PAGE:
Smooth times in West Lake’s wild west

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Tea plantations at Manjuelong Village

When magnificent waterfront and the surrounding areas are packed with tourists, the west side of the West Lake remains a quaint paradise of farmers who live a relaxed life among temples and a naturally tranquil environment.

Here, the air smells clean and fresh, making it a true joy to take a deep breath while listening to tweeting birds. Relax in a garden, enjoy freshly prepared tea and burn some incense in centuries-old temple — Shanghai Daily has taken a day trip to the West Lake's picturesque west and shows you the best spots to delve into its wild side.

The morning is reserved for some spirituality at Lingyin Temple, where you can meditate and find you inner peace, or, if you have trouble finding your zen, you can go simply to see the splendid Buddhist architecture. Hangzhou is often described as "Southeast Buddhist Country" because its temples have particularly devout followers, and Lingyin is one of its ultimate gems.

The temple's name literally means "temple of the soul's retreat" in Chinese. Being one of the largest Buddhist temples in China, it contains numerous pagodas and Buddhist grottoes. The most famous is Feilai Peak (the peak that flew hither) located in front of the main temple.

The peak is made of craggy limestone that, according to legend, stems from India and was flown to Hangzhou overnight to demonstrate the power of Buddhism.

Lingyin provides worshippers with simple, mild vegetarian food made of local vegetables and noodles.

After filling your mind with serenity and your belly with noodles, get ready for the afternoon trip to Manjuelong Village, known among locals as "home to loads of tea." Vast tea bush plantations roll over gentle slopes, seemingly engulfing visitors who walk through them.

A bird's eye view from a nearby mountaintop is the best way to take in and appreciate the tea plantations. The hill rises gently and wide stone steps are well laid out so the climb is not difficult.

Hangzhou is the home of Longjing tea, known around the country for its high quality and great taste. Longjing Village is famous for its tea, but if you want to escape the crowds, few out-of-town visitors know that Manjuelong Village is equally beautiful and also produces the high-end tea.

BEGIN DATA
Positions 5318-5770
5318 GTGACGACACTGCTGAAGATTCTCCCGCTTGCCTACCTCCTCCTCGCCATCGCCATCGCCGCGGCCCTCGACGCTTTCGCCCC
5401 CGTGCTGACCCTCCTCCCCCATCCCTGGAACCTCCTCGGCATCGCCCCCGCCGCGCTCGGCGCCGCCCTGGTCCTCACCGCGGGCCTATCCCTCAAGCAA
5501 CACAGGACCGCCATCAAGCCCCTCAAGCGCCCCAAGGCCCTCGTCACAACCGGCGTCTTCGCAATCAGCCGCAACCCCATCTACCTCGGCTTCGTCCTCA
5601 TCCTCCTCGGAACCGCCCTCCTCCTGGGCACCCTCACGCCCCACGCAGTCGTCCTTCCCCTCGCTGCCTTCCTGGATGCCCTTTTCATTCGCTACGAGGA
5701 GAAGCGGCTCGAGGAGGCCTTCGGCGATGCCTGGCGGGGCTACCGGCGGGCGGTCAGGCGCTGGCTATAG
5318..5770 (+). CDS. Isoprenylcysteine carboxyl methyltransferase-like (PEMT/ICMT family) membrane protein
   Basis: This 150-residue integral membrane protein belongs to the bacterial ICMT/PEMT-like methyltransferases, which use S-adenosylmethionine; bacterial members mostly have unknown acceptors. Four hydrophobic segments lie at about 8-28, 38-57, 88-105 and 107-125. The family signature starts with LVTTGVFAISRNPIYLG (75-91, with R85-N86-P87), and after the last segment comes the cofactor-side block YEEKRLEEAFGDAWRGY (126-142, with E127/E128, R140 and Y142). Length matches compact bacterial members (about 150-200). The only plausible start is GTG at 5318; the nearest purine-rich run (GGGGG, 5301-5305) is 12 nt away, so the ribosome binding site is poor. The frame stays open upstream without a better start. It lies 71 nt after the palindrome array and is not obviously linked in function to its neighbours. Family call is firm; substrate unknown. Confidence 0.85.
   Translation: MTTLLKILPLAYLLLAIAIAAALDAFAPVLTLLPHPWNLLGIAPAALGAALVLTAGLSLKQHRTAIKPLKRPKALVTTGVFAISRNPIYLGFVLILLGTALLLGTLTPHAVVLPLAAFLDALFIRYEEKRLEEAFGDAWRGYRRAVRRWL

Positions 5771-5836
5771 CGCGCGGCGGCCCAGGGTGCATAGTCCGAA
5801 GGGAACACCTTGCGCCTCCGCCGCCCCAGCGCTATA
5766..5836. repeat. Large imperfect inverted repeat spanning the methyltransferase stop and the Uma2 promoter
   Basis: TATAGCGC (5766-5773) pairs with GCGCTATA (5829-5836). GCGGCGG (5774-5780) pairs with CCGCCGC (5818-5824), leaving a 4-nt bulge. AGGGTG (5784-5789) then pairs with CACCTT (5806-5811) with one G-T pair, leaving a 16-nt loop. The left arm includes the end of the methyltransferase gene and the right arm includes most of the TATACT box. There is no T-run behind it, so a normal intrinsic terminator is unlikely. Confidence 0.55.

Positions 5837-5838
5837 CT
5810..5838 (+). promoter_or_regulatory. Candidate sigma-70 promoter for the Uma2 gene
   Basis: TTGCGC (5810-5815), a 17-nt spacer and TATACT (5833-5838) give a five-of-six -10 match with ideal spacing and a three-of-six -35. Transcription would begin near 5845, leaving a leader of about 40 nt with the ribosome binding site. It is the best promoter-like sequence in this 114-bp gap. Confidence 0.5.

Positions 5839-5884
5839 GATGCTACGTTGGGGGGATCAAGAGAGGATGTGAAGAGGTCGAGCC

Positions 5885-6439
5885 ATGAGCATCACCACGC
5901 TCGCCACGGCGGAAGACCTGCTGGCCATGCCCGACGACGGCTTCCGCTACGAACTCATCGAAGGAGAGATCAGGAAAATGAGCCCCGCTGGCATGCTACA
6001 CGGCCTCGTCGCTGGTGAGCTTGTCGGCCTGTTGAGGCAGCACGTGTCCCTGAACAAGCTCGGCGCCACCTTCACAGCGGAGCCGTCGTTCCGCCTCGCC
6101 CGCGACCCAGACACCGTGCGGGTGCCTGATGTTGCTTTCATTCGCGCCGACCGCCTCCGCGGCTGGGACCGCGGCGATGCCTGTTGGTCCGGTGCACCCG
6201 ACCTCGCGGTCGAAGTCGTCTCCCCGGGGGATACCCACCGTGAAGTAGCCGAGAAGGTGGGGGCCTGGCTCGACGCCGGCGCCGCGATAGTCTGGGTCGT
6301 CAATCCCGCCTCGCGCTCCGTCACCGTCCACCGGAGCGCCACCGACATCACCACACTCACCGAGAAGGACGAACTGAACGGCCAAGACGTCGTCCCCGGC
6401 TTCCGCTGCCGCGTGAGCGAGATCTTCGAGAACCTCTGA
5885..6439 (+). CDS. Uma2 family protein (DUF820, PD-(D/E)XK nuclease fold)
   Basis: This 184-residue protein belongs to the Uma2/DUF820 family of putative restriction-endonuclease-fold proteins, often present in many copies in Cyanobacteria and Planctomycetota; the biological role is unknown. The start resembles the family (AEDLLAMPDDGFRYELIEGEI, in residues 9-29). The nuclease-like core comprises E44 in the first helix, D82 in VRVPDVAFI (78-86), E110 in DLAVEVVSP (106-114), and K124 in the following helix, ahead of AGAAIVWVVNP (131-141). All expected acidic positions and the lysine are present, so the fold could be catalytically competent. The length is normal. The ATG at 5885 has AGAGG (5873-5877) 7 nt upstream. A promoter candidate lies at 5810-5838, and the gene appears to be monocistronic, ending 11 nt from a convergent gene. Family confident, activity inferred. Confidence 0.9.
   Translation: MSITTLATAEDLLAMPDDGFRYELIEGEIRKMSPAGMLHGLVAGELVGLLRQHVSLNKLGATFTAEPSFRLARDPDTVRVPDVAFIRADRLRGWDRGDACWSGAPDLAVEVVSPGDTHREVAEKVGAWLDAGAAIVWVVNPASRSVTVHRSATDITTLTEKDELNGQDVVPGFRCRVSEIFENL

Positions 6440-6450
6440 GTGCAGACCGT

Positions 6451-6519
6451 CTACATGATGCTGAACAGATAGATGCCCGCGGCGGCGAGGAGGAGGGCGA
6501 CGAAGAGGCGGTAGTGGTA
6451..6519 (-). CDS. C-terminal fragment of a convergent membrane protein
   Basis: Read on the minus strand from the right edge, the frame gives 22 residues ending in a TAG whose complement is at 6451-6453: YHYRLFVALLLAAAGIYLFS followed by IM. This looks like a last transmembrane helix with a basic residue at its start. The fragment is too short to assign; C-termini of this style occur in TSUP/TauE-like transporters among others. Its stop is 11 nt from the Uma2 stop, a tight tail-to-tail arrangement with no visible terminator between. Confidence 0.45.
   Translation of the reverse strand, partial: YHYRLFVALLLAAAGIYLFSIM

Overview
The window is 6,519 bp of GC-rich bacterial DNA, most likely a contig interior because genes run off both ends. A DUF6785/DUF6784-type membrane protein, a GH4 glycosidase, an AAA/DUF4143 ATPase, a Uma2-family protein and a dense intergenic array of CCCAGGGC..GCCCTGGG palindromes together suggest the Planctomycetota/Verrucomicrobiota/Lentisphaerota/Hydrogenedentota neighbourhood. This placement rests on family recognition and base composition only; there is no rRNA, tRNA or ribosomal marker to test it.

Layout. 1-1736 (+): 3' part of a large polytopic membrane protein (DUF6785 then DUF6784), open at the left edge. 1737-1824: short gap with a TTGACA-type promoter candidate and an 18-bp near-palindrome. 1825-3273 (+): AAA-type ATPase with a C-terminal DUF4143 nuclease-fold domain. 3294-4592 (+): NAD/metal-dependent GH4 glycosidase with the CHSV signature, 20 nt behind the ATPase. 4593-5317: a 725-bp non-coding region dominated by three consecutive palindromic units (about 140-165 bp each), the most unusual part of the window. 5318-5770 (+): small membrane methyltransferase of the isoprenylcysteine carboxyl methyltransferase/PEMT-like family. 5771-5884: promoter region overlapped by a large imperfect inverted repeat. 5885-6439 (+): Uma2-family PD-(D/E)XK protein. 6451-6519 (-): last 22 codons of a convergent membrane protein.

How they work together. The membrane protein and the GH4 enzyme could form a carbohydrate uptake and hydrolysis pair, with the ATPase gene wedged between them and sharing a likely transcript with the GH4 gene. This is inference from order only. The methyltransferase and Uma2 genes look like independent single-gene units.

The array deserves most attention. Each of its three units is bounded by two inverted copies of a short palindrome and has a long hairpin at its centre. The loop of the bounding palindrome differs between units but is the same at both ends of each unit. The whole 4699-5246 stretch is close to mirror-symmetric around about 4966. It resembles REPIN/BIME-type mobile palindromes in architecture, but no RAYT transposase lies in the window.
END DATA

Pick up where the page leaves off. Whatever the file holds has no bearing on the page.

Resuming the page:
Most villagers earn a living from growing Longjing tea. As the temperature rises, the harvest time for spring tea has just started, and you can watch as locals picked the tea leaves before the Qingming Festival, which falls on April 4 this year. These leaves are considered the most precious and said to be of the very highest quality. Traditionally, people named them Mingqian Longjing.

Because the leaves grow slower in the cooler weather, they are said to be softer and mellower in taste, making them more expensive than tea harvested later in the season. Prices can range from 1,000 yuan to 6,000 yuan per kilogram. This winter, many tea trees suffered from frostbite, which drives up prices.

A few years ago, some locals turned their homes into family-run guesthouses and teahouses featuring white wall and black-tiled roofs. Now, they provide guests with homey accommodation, fresh tea and traditional Hangzhou food.

It's the perfect location to slow down and enjoy a more conscious life — wander on green slopes, take photos in the garden, or just sit somewhere with a cup of tea and relax. If you're interested in culture and traditions, tea ceremonies are performed in some teahouses.

From late March to May, Hangzhou will host the Tea Culture Expo, with many activities focusing on tea scheduled in the Longjing growing villages.

Where to stay

The newly opened Hangzhou Midtown Shangri-La Hotel is at the intersection of Wulin and Qingchun roads, a great location in the West Lake Scenic Area. In addition, the connected Kerry Center — a modern complex with an office building, apartments and a high-end shopping mall — is also expected to open in September. The hotel offers discounted rooms with breakfast buffet and laundry service at 1,100 yuan (US$169, exclusive of a 15 percent service charge) from now until May 31.

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